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Photograph by George Sakkestad


One night under the stars with the unemployed

By Genevieve Roja

I ENTERED THE ROOM DOTLESS. I wasn't a red dot identifying myself as a "jobseeker," not a green dot meaning "recruiter," and not even a yellow dot symbolizing "schmoozer." I was a GDI, a God Damned Independent looking for the dotcom wounded, the casualties of the New Economy at San Jose Silicon Valley Chamber of Commerce's first official Pink Slip Party. I wanted to see the faces of unemployed. Were they sad? Desperate? Suicidal? Still cocky and optimistic? One thing was for sure: there was enough alcohol to numb the pain.

I'm guessing the pink-slippers had wandered into Gordon Biersch in downtown San Jose looking for the same elbow-room-only crowd that was at Palo Alto's pink slip party at Blue Chalk Cafe two weeks earlier. When I arrived, Ken Heiman, the Chamber's associate director of communications, said he'd seen about 300 people come through the entryway to the white-tented space, which was decked out in Christmas icicle lights and blue and white diamond-checked banners hanging from the ceiling. There were two food stations serving roasted assorted vegetables, square cheesecake slices, cream puffs and some snack I couldn't identify except that it had salmon spread in it.

Being at a pink slip party is like being at a pumped-up version of a job fair, with more handshaking and booze, but without the obligatory polite chit-chat. Here, you dot-spot. My left breast pocket holding my nametag was popular all night. The vultures--one dressed in a cowboy hat, tie-dyed shirt; another in a four-button suit; another in a tight-fitting shirt, knee-length skirt and knee-high boots--were hovering and hungry. They'd swoop in, look at my nametag and fly off in a huff, apparently disgusted. These were animals from low tech (YMCA, SJPD) to high tech (Synapta, IBM) with a serious seek-or-be-sought-after attitude.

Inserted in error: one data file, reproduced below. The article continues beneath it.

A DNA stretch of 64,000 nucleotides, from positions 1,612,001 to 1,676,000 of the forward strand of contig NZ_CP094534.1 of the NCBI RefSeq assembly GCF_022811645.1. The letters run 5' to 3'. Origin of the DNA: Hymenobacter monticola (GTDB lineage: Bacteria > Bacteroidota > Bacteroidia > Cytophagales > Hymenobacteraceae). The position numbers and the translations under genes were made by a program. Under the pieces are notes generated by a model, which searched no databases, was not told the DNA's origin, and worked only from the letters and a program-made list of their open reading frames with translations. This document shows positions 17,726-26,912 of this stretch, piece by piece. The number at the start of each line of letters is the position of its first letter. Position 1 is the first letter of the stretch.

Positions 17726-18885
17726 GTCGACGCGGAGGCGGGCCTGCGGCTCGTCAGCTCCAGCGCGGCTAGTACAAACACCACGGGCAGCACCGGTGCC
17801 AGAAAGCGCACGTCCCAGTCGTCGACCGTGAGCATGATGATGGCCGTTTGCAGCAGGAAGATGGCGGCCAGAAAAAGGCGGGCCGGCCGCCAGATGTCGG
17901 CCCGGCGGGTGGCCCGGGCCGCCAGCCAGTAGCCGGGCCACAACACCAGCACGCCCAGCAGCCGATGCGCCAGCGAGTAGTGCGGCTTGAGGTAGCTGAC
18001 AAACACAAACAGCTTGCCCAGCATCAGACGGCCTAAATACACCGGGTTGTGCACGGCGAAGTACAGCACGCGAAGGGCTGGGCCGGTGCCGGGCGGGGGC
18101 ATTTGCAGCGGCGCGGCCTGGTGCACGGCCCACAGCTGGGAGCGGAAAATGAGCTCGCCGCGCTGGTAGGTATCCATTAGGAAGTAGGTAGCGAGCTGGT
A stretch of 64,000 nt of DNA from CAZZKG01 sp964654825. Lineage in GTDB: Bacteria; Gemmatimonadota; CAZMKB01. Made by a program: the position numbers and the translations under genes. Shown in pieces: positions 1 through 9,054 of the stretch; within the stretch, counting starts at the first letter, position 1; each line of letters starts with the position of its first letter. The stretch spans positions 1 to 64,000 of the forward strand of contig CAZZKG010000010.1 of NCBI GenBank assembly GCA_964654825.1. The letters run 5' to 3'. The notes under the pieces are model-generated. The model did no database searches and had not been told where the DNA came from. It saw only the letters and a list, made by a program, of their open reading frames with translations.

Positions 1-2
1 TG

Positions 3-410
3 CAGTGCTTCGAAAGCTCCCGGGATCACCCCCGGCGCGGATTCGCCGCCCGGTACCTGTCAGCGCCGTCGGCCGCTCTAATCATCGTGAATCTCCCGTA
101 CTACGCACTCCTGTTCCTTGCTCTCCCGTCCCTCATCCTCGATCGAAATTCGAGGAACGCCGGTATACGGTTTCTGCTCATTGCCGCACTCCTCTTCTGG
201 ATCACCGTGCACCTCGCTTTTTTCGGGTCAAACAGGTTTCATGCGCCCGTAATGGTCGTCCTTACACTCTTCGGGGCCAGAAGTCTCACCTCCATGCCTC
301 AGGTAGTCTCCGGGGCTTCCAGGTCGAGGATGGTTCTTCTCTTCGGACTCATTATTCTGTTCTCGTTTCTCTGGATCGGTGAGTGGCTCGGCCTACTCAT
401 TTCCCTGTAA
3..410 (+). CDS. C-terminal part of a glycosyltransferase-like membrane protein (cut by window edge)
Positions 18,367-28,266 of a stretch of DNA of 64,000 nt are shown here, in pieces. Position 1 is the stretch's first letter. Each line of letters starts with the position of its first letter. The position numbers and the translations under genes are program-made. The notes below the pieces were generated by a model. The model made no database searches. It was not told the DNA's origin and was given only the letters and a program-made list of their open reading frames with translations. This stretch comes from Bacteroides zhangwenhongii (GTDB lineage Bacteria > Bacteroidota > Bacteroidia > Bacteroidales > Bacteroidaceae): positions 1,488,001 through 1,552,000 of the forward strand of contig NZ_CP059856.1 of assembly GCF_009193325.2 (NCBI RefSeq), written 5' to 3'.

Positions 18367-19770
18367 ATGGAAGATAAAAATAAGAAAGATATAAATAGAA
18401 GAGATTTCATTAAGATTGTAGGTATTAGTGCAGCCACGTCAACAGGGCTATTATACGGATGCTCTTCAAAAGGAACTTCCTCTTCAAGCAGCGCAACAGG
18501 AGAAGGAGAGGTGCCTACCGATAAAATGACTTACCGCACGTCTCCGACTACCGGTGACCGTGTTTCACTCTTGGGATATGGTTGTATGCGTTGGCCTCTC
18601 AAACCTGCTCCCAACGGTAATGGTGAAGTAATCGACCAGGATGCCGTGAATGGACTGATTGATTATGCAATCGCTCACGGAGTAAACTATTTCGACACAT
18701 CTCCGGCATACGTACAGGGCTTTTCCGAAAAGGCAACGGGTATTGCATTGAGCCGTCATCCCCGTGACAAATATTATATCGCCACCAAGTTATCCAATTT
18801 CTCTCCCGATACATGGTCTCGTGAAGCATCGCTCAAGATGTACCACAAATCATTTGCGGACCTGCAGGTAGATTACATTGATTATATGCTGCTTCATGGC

It worked something like this: If you were red, a jobseeker, then you searched out green. You hand in your résumé, talk about the company, get a business card and move on. If you were green, you did Q&A. If you were yellow, you ordered another drink. At a table set up by San Jose-based chip company Chameleon Systems Inc., red dots put their business card into a light wicker basket with a stuffed chameleon with the promise of a follow-up.

The "pink slip" has come a long way from when Henry Ford dreamed up a way to evaluate his assembly line employees. Each worker had a cubbyhole where at the end of the workday, a manager would place a piece of colored paper. A white piece of paper meant their work was acceptable, a pink one meant the boot. Now, decades later, pink is hip--and effective, says Chameleon CEO and green-dotter Chuck Fox.

"I thought this would be a good opportunity and a low cost opportunity," says Fox when asked about why he decided to join the other 56 recruiters at the Chamber's first pink-slipper. "We're one of few companies aggressively hiring, and it's also a very good way to interact with a [potential] candidate."

The atmosphere is remarkably jovial, with an air of promise--of things leading to somewhere, to a formal interview perhaps--in the same way that a robust downtown bar overflows with an air of getting laid. In either instance, the idea is to connect, hook up. I sidle up to a perceived wallflower and notice his dot. red. Ooooh, a hot unemployed.

"I got a lot of cards," says Ashmin Rau, a database administrator who was recently laid off by New Moon Systems in downtown San Jose. "I have a good feeling about the last job [inquiry]. I'm pretty sure I'll get a job; it's just a matter of time."

When I ask which company gave him good vibes, he says RHI Consulting, the same company he sent his résumé weeks earlier. The guy at the RHI table recognized his name. After weeks of waiting, sending résumés online--he thinks he sent out at least 100--Ashmin can relax and enjoy his Märzen.

"It's nice," says Ashmin about this pink-slipper. "It's very informal. It doesn't feel like a job interview. It's basically a chance to get your foot in the door."

There are no promises made here. A connect doesn't mean a jobseeker gets hired immediately. And forget about getting rich quick and retiring before 30.

"The average candidate, all he wanted to do was be rich overnight," says Chameleon's Fox. "Those days are over. Now we're trying to build value, build a company that's going to take four to five years to build. We want guys who want to stay four to five years."

That may be tough for the previously noncommittal types, the dotcom nomads that would change companies every couple of months in the hopes of bigger paychecks and better stock options and, in turn, have the bigger house, the better car. Even with the market souring, few are humbled.

"They're still betting and taking whatever they can find," Fox says.

And me? I'm hunting for a waiter. The salmon's a little fishy.

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From the April 5-11, 2001 issue of Metro, Silicon Valley's Weekly Newspaper.

Copyright © 2001 Metro Publishing Inc. Metroactive is affiliated with the Boulevards Network.

For more information about the San Jose/Silicon Valley area, visit sanjose.com.

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